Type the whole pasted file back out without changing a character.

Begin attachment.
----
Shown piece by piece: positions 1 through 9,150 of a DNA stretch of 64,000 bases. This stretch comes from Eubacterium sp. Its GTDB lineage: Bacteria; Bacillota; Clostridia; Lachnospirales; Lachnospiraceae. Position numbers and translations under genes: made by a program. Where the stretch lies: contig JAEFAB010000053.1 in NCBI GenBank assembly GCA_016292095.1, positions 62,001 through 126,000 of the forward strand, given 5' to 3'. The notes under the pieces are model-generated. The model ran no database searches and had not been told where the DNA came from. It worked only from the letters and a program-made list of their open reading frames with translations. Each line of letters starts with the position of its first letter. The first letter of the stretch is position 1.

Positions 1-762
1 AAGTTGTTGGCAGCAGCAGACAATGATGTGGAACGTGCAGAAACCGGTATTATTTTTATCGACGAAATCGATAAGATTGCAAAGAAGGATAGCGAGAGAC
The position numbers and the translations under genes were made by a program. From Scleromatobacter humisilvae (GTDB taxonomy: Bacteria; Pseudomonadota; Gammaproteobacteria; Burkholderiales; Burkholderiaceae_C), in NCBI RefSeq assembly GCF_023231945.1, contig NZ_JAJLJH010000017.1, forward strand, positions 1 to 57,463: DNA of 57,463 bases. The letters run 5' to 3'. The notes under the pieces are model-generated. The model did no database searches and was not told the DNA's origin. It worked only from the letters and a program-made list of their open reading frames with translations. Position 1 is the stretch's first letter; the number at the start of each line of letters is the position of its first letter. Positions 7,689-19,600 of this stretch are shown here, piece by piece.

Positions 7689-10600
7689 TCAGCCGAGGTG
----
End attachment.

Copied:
Shown piece by piece: positions 1 through 9,150 of a DNA stretch of 64,000 bases. This stretch comes from Eubacterium sp. Its GTDB lineage: Bacteria; Bacillota; Clostridia; Lachnospirales; Lachnospiraceae. Position numbers and translations under genes: made by a program. Where the stretch lies: contig JAEFAB010000053.1 in NCBI GenBank assembly GCA_016292095.1, positions 62,001 through 126,000 of the forward strand, given 5' to 3'. The notes under the pieces are model-generated. The model ran no database searches and had not been told where the DNA came from. It worked only from the letters and a program-made list of their open reading frames with translations. Each line of letters starts with the position of its first letter. The first letter of the stretch is position 1.

Positions 1-762
1 AAGTTGTTGGCAGCAGCAGACAATGATGTGGAACGTGCAGAAACCGGTATTATTTTTATCGACGAAATCGATAAGATTGCAAAGAAGGATAGCGAGAGAC
The position numbers and the translations under genes were made by a program. From Scleromatobacter humisilvae (GTDB taxonomy: Bacteria; Pseudomonadota; Gammaproteobacteria; Burkholderiales; Burkholderiaceae_C), in NCBI RefSeq assembly GCF_023231945.1, contig NZ_JAJLJH010000017.1, forward strand, positions 1 to 57,463: DNA of 57,463 bases. The letters run 5' to 3'. The notes under the pieces are model-generated. The model did no database searches and was not told the DNA's origin. It worked only from the letters and a program-made list of their open reading frames with translations. Position 1 is the stretch's first letter; the number at the start of each line of letters is the position of its first letter. Positions 7,689-19,600 of this stretch are shown here, piece by piece.

Positions 7689-10600
7689 TCAGCCGAGGTG